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Absence of independent press, civil society suffers - says veteran US journalist

Feb 2, 2012, 12:25 PM | Article By: Sainey MK Marenah

In the absence of independent, free and viable press, the civil society will virtually suffer, a visiting veteran US-based journalist has said.

Herb Frazer, who spoke recently to The Point in an exclusive interview, said:“ It seems to me the wider community like the civil society will  suffer in the absence of free and independent press  in this country and not only a journalist  is at risk but the civil society is also at risk.”

The US-based journalists with over 40-year experience noted: “The journalists collectively need to reach out to the government for dialogue and say ‘look, we are here not to oppose or support the government; we are just here to participate in national development and serve as watchdog to enlighten the society as whole.”

Mr Frazer also said: “If the press is independent, free and viable, then democracy survives, if the democracy is striving then things move forward. These two are connected; you cannot have the one without the other. So I think the independent press support a free society.”

The lead media consultant in the just concluded election training for Gambian journalists and media coach said: “The fundamental role of journalists is providing accurate, timely, in-depth information to the citizens in any democratic society.

He urged journalists to separate opinions from facts as it has no room in the 21st century journalism, adding that journalists doing a dual role can probably be seen in this journalism culture but not applicable in the US.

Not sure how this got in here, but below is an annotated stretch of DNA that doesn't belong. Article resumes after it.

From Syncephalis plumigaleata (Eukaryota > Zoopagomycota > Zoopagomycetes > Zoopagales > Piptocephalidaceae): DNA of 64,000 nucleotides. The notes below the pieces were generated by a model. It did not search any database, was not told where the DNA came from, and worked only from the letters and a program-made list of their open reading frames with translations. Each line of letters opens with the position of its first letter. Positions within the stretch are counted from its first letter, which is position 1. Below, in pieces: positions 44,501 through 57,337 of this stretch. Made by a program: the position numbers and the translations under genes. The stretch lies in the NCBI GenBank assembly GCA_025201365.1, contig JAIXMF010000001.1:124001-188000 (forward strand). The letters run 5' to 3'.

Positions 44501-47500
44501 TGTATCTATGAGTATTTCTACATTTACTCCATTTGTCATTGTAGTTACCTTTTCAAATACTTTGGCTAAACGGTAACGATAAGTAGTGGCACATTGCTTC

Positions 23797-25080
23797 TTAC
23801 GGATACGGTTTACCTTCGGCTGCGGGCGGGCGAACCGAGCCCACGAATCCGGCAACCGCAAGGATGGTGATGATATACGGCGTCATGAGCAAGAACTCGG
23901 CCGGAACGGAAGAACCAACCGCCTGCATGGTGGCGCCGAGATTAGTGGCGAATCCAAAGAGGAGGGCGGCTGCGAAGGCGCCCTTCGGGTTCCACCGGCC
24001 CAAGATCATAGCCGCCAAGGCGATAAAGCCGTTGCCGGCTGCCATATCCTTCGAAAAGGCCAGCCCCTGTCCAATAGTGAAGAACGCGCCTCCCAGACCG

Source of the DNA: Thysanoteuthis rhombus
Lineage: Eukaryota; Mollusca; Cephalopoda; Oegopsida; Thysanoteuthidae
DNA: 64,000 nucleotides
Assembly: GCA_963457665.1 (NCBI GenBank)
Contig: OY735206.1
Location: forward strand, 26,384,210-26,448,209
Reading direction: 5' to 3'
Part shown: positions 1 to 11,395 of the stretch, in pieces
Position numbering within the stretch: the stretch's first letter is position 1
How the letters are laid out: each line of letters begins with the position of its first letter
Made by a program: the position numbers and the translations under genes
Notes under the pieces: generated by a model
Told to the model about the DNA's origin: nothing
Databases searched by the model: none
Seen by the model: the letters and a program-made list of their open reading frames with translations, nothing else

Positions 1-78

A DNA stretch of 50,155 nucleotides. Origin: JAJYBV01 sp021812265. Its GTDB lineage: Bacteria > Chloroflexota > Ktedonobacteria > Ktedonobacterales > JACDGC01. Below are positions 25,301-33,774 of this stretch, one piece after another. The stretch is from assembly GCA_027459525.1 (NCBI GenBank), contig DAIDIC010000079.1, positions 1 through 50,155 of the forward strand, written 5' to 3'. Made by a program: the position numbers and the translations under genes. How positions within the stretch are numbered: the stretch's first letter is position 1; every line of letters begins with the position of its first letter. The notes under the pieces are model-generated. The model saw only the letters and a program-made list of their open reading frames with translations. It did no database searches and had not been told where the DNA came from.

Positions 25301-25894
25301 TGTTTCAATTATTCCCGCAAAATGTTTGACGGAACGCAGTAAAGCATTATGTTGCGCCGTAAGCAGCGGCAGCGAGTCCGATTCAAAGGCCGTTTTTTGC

Frazer said that covering elections in any country involves numerous tasks for journalists, adding: “I urge journalists to expand their pages during elections to give fair and balanced coverage to all candidates contesting the polls.”

He also calls on journalists to profile various candidates during elections for the benefit of the electoral and general public, saying that it is the journalist’s role to inform the public about the happening.

“Journalists should be independent, and state only the fact, representing each candidate’s position in very fair; balance; and accurate manner,” he said.

“During election, figure out and analyse, look at the position of all candidates of all political parties and analyse who has the vision for the country and who most importantly based on whether incumbency or not, analyse who has the best position.”

Frazier, who is an international media consultant, a former correspondent and editor of several U.S. newspapers, including the Charleston (SC) Post and Courier, and a former Knight International Journalism Fellow, said that during elections politicians promise anything to get elected; so it is the role of journalists to dig the truth whether those promises have been fulfilled or not.

He believes that poor wages are among the contributing factors that make journalists in Africa vulnerable and to be influenced; so the consequence is you have to be careful, mindful, understand the code of ethics, saying the other factors are lack of training and resources.

Journalists, he noted, need to respect themselves and behave in a professional manner; there and then others will respect them. “If you respect yourselves as professional people others will respect you.”